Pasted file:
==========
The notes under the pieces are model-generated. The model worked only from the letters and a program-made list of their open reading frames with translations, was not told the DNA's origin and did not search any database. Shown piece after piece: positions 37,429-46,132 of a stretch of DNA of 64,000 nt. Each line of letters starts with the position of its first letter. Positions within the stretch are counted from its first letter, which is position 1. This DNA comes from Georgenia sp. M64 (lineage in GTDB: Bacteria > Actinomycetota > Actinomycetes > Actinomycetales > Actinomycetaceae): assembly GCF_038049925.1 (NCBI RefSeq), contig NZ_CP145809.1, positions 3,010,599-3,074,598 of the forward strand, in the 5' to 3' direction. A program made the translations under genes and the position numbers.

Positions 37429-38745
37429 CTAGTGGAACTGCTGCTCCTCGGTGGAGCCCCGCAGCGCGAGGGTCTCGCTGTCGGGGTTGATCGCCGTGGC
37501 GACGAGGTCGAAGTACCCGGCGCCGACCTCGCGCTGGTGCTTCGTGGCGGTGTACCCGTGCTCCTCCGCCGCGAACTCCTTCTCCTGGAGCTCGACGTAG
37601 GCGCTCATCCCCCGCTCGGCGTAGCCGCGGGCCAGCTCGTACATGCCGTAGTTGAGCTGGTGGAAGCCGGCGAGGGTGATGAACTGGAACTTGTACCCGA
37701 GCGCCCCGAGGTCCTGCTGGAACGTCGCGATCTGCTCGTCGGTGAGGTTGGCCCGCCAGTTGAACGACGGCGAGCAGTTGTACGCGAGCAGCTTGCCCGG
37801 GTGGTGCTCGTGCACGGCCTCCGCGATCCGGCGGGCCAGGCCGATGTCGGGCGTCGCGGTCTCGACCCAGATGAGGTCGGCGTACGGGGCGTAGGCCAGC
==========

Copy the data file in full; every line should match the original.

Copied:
The notes under the pieces are model-generated. The model worked only from the letters and a program-made list of their open reading frames with translations, was not told the DNA's origin and did not search any database. Shown piece after piece: positions 37,429-46,132 of a stretch of DNA of 64,000 nt. Each line of letters starts with the position of its first letter. Positions within the stretch are counted from its first letter, which is position 1. This DNA comes from Georgenia sp. M64 (lineage in GTDB: Bacteria > Actinomycetota > Actinomycetes > Actinomycetales > Actinomycetaceae): assembly GCF_038049925.1 (NCBI RefSeq), contig NZ_CP145809.1, positions 3,010,599-3,074,598 of the forward strand, in the 5' to 3' direction. A program made the translations under genes and the position numbers.

Positions 37429-38745
37429 CTAGTGGAACTGCTGCTCCTCGGTGGAGCCCCGCAGCGCGAGGGTCTCGCTGTCGGGGTTGATCGCCGTGGC
37501 GACGAGGTCGAAGTACCCGGCGCCGACCTCGCGCTGGTGCTTCGTGGCGGTGTACCCGTGCTCCTCCGCCGCGAACTCCTTCTCCTGGAGCTCGACGTAG
37601 GCGCTCATCCCCCGCTCGGCGTAGCCGCGGGCCAGCTCGTACATGCCGTAGTTGAGCTGGTGGAAGCCGGCGAGGGTGATGAACTGGAACTTGTACCCGA
37701 GCGCCCCGAGGTCCTGCTGGAACGTCGCGATCTGCTCGTCGGTGAGGTTGGCCCGCCAGTTGAACGACGGCGAGCAGTTGTACGCGAGCAGCTTGCCCGG
37801 GTGGTGCTCGTGCACGGCCTCCGCGATCCGGCGGGCCAGGCCGATGTCGGGCGTCGCGGTCTCGACCCAGATGAGGTCGGCGTACGGGGCGTAGGCCAGC